Are you searching for vintage and antique home decorating ideas? There are tons of ways to showcase your valuable finds in your home, from making furniture out of suitcases to using an old workbench for a kitchen island. Here is our guide to help you create an antique or vintage home!
Feature Exposed Brick Walls
In the colonial period, bricks were commonly used to build chimneys. The bricks’ contrasting shades of red and blue-black appear in nearly all architectural styles that followed.
There is no need for mason skills, cement mixing, or troweling when installing 12.5-inch-thick veneers on mesh backings. A sneaky yet effective little trick you can do, with no need for demolishing.
Kitchen Countertops And Cabinets – INSERT LINK HERE-
In kitchens along the East Coast, countertop materials such as soapstone and marble started replacing wood in the 1800s. Even though it’s durable, stone must be protected against stains.
Laminate now has realistic rounded or beveled edges, upping its faux-stone cred with prices the same as real stone and with little maintenance. Thus, it looks much like something that might have been in a 19th-century kitchen.
Don’t skip on the kitchen cabinets. They’re just as important as the countertops to give that antique feeling to your home. Using antique white finish kitchen cabinets will finish your kitchen nicely.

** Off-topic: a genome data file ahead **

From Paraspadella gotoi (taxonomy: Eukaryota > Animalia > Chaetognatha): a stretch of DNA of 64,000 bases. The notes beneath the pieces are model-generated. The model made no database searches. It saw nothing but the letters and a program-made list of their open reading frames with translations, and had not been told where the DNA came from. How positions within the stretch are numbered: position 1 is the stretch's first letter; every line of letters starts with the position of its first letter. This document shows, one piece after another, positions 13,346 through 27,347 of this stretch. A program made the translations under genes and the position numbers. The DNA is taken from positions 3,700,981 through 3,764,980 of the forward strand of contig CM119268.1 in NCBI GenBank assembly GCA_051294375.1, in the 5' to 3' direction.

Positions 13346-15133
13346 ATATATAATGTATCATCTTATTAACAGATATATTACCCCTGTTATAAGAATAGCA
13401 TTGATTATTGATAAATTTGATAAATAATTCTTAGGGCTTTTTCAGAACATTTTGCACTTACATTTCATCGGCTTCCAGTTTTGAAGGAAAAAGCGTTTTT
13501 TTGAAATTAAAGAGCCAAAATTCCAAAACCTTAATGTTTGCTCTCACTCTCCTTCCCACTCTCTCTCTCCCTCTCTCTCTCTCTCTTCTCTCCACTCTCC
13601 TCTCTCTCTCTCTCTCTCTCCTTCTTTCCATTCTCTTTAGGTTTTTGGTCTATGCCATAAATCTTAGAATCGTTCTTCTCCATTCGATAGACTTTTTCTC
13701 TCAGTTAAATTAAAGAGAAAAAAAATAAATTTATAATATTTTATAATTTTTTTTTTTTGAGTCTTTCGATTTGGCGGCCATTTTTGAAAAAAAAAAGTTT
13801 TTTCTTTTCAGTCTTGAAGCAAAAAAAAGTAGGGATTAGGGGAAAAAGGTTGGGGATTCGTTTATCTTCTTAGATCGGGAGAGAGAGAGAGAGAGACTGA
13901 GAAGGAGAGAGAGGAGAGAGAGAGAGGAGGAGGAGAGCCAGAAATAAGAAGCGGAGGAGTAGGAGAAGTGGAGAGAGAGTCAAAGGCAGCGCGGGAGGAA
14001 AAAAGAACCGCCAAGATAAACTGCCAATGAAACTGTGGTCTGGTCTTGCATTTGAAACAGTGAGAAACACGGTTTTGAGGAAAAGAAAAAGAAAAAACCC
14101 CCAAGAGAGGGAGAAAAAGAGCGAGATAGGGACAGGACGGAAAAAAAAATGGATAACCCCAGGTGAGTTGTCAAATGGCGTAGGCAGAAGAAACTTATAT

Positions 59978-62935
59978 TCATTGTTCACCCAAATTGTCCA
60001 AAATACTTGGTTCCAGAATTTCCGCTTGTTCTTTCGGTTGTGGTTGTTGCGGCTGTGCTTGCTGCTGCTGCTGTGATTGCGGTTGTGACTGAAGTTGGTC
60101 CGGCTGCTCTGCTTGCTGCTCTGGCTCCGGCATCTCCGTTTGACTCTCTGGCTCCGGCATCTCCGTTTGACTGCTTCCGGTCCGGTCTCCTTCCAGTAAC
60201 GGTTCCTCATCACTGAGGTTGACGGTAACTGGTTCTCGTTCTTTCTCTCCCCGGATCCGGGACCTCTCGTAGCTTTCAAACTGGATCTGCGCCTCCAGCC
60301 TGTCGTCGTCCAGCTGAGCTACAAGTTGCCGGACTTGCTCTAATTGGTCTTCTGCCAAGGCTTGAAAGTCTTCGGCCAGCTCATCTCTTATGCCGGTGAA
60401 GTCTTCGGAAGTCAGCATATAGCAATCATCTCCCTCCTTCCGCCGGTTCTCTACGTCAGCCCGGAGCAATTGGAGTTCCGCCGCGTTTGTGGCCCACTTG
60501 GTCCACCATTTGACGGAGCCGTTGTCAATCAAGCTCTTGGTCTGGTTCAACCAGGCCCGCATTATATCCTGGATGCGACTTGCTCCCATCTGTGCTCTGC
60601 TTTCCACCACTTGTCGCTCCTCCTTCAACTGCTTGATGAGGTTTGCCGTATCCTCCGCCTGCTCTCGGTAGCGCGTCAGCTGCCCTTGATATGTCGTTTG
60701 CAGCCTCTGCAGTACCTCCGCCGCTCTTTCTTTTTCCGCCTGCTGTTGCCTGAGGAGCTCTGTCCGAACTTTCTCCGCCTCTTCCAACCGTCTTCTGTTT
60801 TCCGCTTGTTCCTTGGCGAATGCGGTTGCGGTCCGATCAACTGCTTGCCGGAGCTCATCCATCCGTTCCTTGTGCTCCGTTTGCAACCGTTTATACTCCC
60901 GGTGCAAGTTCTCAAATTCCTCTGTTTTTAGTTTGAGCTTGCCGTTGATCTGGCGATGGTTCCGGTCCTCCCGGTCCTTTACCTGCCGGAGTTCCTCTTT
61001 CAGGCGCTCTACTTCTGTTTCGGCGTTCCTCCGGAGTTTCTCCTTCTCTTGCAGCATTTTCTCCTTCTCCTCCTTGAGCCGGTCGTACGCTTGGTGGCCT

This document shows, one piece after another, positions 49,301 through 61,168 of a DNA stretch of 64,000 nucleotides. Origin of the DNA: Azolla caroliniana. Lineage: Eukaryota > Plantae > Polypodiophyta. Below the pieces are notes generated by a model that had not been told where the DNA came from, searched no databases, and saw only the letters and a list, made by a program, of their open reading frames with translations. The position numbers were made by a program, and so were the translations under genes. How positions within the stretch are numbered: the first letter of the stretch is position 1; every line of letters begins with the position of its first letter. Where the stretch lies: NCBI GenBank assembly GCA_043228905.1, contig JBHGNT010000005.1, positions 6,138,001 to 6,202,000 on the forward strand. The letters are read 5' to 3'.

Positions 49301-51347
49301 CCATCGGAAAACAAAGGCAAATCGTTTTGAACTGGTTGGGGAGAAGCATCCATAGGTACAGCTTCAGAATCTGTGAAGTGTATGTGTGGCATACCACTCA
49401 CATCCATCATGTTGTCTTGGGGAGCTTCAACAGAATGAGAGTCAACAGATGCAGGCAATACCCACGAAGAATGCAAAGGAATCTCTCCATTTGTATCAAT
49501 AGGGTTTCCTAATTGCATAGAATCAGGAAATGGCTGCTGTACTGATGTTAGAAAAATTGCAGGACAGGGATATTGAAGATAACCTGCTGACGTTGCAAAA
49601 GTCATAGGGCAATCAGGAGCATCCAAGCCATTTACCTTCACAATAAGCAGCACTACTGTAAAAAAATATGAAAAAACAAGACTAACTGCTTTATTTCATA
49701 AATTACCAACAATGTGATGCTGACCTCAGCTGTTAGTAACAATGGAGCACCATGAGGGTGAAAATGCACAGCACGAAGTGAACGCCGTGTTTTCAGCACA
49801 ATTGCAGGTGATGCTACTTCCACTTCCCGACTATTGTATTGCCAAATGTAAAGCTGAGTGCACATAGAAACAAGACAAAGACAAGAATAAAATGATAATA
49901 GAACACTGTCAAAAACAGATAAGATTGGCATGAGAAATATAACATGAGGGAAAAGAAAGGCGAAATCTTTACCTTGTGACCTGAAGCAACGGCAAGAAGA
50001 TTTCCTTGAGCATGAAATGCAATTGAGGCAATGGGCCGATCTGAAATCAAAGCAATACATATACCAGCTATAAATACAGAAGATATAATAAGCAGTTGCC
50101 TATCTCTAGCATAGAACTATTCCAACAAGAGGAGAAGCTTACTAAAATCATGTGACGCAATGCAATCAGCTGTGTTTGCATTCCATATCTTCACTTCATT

Wide-plank Wooden Floors
With the advent of the Industrial Revolution, the first uniformly milled tongue-and-groove wood flooring was created for Italianate and Gothic Revival homes. Since then, hardwood has been on the charm list, but the real thing isn’t always a practical choice for hardworking kitchens.
Thanks to an ink-jet printer that uses two or three layers of glazing (depending on the kind of wood) porcelain tiles can now be used to mimic flat sawn boards.
They are resistant to spills and stains and create the natural look of random-length wood planks. Make sure to stagger the joints at least 12 inches course to course.
Vintage Looking Claw-Foot Tubs
Originally bonded porcelain and cast iron, porcelain claw-foot tubs became the norm after World War I, graced by many homes in eras like Colonial Revivals, Tudors, and Neoclassicals. Despite being beautiful, some of these tubs aren’t exactly transportable so make sure you have the means to maneuver them in your home.
Use Old Lockers For Your Drop Zone
Set up a drop zone with old lockers as the first thing guests see when they walk in to showcase your antique home decor. If you have children, each of them can have their own space, which will keep shoes, coats, and any extra items off the floor.
Feature An Apothecary Cabinet
Traditionally, apothecaries tended to store medicines and tools in small compartmented drawers and cabinets used by pharmacists and physicians.
Apothecary cabinets can maximize storage space and give that vintage living room look. The table can be used in a hallway or behind a couch. As an alternative, you could also use it to store stationery in an office at home by placing it on top of a sturdy desk.